PGP just released a beta version of PGP 9.5 that has universal binary support. I used to use PGP back in the day on Windows, but didn’t really keep up with it, eventually moving on to GnuPG for my encryption needs. However, after seeing the note about this new release, I thought I’d give them another shot. I always loved their nice key management (something GnuPG doesn’t have a great front end for at the moment.)
I was browsing through their user’s manual while downloading, and came across a paragraph titled “Memory Static Ion Migration Protection” in the “Special Security Precautions Taken by PGP Desktop ” section. This thing goes on about how an attacker could theoretically retrieve key or passphrase information from your machines memory – after it’s already been turned off – by reading the static charge left over from memory that has had the same information stored for long periods. This is some deep stuff here, and they go on about how they help to protect you against this remotest of possibilities. Cool stuff.
So the download finishes, and I install the thing, import my keys from GnuGP, and go to send an email, and realize that they’ve done away with the plugin model for mail, instead relying on a network proxy that intercepts mail and encrypts and decrypts it automatically, based on rules you set up. This works similarly to their Universal Server product. So now Mail.app (and any other mail client) sends mail to the proxy, where PGP will encrypt it. On the other side of things, incoming encrypted mail is automagically decrypted and then handed to the email client. Works OK (though with some pain trying to get everything set right.)
Then I realized that all the encrypted and signed email that I’d be receiving, would now be stored in PLAINTEXT in my freaking email folders, on a public IMAP server. In addition, there doesn’t even seem to be a way to turn this off or any alternate mechanism aside from not using the email proxy portion of the product. This breaks about 90% of the functionality that I use PGP for.
Without storing the encrypted/signed version of incoming mail, I can no longer guarantee that someone hasn’t messed with it on the server. All that’s left is some text pasted at the top of the mail that says it was signed and verified at some point. No indication of what that may have been, of course. At that point, someone could just as easily change the contents to whatever they like, completely bypassing any security that at one time existed.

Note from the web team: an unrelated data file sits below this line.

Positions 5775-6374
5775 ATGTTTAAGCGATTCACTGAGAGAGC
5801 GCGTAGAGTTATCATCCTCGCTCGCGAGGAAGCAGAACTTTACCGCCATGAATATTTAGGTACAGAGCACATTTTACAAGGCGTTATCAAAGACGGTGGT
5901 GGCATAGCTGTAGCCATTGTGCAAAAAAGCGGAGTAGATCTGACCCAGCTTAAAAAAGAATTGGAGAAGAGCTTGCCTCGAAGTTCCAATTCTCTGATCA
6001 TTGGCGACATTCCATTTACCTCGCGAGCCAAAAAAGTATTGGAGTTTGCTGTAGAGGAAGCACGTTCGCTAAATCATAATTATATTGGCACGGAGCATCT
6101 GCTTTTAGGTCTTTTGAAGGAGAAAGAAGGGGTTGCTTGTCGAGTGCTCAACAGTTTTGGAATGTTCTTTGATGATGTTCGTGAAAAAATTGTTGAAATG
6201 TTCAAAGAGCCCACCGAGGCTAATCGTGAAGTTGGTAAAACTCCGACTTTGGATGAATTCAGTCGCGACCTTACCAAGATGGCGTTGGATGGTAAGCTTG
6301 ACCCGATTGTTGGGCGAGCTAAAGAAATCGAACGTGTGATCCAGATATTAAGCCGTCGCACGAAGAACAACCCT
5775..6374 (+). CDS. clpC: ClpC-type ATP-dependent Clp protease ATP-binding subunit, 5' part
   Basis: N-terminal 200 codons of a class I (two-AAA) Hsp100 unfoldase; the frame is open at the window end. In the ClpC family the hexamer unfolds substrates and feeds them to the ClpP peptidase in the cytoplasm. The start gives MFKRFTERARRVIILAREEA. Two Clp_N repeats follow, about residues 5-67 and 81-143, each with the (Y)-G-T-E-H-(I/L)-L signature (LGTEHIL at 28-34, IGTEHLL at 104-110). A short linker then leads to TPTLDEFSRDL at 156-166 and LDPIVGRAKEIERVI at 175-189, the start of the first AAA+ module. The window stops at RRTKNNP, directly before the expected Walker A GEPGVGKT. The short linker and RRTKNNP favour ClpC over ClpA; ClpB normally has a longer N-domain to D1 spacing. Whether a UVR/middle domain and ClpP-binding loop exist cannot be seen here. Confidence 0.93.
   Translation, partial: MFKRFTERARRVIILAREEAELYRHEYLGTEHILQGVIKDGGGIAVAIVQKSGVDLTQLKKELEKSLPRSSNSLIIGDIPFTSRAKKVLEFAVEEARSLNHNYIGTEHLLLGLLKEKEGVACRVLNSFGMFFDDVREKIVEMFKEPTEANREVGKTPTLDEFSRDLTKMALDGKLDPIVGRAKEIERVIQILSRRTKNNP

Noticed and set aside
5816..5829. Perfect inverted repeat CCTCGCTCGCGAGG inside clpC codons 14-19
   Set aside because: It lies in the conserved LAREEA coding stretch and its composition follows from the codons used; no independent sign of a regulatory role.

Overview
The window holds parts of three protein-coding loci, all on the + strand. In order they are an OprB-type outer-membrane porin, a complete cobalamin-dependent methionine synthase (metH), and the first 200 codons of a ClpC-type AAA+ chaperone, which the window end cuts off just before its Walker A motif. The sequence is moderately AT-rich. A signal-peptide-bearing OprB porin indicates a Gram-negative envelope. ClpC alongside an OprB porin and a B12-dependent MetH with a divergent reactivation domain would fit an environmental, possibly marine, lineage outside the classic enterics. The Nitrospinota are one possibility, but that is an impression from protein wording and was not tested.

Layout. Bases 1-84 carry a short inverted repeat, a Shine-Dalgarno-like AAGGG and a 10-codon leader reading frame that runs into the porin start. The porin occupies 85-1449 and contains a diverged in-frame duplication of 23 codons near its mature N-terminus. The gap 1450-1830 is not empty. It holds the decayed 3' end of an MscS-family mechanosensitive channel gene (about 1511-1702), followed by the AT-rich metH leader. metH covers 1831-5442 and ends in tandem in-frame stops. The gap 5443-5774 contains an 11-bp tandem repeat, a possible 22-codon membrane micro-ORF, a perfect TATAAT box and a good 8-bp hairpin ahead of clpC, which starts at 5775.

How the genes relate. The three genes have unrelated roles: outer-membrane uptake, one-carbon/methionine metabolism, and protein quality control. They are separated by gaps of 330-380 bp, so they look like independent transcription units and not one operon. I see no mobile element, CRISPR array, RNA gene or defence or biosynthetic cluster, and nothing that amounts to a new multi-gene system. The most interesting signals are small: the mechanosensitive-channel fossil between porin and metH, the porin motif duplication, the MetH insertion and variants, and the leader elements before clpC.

This also goes for sent mail – it’s no longer stored in your sent folder encrypted – it’s sitting there in plaintext too. Still worse, there’s no indication of what you did to the email when you sent it. Did I encrypt it? Sign it? Who knows now – that information is gone now that we’re not storing the encrypted/signed copy of the message.
And still worse, someone could easily – MUCH TOO EASILY – forge a message that now looks like it’s been verified by the proxy, when it has, in fact, done no such thing.
They do still have a legacy mail plugin that permits decryption of older emails that you may have received and didn’t pass through the digestive tract of their new product. But get this – on the message boards someone was complaining that the plugin didn’t successfully decrypt messages from certain people. The response? “Oh, that plugin only works with some message types. Use the proxy.”
What a junker.
Yes, they protect you from some arcane attack that requires an electron microscope and a clean room to make work, but they’ll happily decrypt and store your email in the most unsafe way possible. What in the world were they thinking? This isn’t even limited to the new Mac product apparently – this is an across the board product line change that screws everyone.